Day : 87
Temperature : 32 degrees
Weather : Overcast
Indonesia!!! It's so great to be here. This country is immensly vast and has so much to offer with thousands of different islands each with their own different cultures, landscapes and scenery, and some of the best diving in the world.
We'd read in the lonely planet and on various websites that it is necessary to have an onward ticket out of Indonesia before officials will let you through immigration. We thought long and hard about whether we ought to chance it, but in the end we decided to book a ticket on Air Asia back out of Banda Aceh to KL in a month's time, as we didn't want to be turned away at the airport or be forced to purchase a ticket in Banda Aceh which might cost a fortune
. We found the cheapest ticket available and so £50 and a day later we arrived at KL airport where we met 4 other westerners that were on the same flight as us. Upon arriving in Banda Aceh we discovered that none of the other westerners else had onward tickets out of Indonesia, but still we thought we had done the right thing as we had yet to get through immigration...that was until one girl who had been in the region on and off for 5 years was told by an immigration official that she needed an onward ticket, at which point she replied, "no I don't!", to which the official said, "yes you do", to which she replied once again, "no, I don't", at which point the official said, "ok, go on through"....arggh.. so we could have chanced it and got away with it after all!! £50 down the drain!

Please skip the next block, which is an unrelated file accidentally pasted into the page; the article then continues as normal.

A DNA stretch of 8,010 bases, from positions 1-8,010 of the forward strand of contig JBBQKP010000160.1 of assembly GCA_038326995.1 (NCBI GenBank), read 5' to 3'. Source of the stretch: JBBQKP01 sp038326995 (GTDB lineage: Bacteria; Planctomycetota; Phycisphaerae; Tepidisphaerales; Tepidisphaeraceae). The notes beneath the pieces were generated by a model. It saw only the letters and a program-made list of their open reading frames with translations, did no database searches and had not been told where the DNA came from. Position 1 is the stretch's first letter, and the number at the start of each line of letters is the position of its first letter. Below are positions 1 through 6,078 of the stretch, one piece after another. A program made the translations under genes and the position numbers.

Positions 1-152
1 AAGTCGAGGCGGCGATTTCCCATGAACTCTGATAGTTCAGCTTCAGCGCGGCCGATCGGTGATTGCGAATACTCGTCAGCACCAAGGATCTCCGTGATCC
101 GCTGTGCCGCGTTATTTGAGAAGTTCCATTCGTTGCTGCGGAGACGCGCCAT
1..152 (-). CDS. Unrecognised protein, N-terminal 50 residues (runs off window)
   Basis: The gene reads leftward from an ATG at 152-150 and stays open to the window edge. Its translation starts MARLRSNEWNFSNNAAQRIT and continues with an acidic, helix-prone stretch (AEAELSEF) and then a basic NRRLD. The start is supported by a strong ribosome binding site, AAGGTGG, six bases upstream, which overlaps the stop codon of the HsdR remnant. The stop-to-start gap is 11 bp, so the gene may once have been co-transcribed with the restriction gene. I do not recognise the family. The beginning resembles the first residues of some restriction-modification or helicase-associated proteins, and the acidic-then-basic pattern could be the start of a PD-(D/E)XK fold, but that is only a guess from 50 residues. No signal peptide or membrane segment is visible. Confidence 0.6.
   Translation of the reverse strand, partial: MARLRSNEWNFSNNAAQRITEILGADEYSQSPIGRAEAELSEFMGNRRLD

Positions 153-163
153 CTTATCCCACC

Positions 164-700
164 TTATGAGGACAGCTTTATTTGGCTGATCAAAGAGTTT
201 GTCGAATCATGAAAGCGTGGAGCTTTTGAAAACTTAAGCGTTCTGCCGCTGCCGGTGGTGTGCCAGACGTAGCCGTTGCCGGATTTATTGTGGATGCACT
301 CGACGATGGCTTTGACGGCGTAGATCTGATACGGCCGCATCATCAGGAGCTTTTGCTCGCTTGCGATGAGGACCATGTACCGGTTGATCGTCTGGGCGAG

We were just about to approach the immigration desk when both Kevin and I got plucked out of the queue and taken to a private room...great! We had to go in one at a time and were asked where we were going and what we were doing there. This was then followed by fingerprints and photographs...brilliant!! We finally received our visas, and returned to our 4 new friends who were also going to Pulau Weh, and we filled out the immigration forms which asked if you had anything over the value of $50 in your luggage, or any DVD's or magazines. We decided to tick "no" to all of these questions even though we had DVD's, and we quite clearly had more than $50 on our persons